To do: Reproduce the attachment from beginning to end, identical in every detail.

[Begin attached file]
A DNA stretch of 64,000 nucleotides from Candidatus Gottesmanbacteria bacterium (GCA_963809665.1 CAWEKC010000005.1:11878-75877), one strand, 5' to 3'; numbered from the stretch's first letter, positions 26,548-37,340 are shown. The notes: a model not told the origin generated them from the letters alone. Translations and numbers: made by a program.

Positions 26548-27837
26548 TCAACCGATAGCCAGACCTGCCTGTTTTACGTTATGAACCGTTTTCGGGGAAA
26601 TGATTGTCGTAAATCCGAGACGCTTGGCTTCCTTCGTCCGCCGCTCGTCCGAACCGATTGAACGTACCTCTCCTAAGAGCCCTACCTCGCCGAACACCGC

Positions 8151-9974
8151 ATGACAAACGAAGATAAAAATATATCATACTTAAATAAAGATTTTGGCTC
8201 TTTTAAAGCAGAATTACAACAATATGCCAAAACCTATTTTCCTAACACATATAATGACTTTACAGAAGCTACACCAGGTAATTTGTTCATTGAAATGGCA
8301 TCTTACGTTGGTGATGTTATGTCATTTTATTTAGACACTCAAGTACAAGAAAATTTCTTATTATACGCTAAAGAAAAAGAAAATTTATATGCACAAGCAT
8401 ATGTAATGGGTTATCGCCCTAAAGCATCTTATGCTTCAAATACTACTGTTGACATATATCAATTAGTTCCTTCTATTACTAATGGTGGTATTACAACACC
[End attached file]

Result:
A DNA stretch of 64,000 nucleotides from Candidatus Gottesmanbacteria bacterium (GCA_963809665.1 CAWEKC010000005.1:11878-75877), one strand, 5' to 3'; numbered from the stretch's first letter, positions 26,548-37,340 are shown. The notes: a model not told the origin generated them from the letters alone. Translations and numbers: made by a program.

Positions 26548-27837
26548 TCAACCGATAGCCAGACCTGCCTGTTTTACGTTATGAACCGTTTTCGGGGAAA
26601 TGATTGTCGTAAATCCGAGACGCTTGGCTTCCTTCGTCCGCCGCTCGTCCGAACCGATTGAACGTACCTCTCCTAAGAGCCCTACCTCGCCGAACACCGC

Positions 8151-9974
8151 ATGACAAACGAAGATAAAAATATATCATACTTAAATAAAGATTTTGGCTC
8201 TTTTAAAGCAGAATTACAACAATATGCCAAAACCTATTTTCCTAACACATATAATGACTTTACAGAAGCTACACCAGGTAATTTGTTCATTGAAATGGCA
8301 TCTTACGTTGGTGATGTTATGTCATTTTATTTAGACACTCAAGTACAAGAAAATTTCTTATTATACGCTAAAGAAAAAGAAAATTTATATGCACAAGCAT
8401 ATGTAATGGGTTATCGCCCTAAAGCATCTTATGCTTCAAATACTACTGTTGACATATATCAATTAGTTCCTTCTATTACTAATGGTGGTATTACAACACC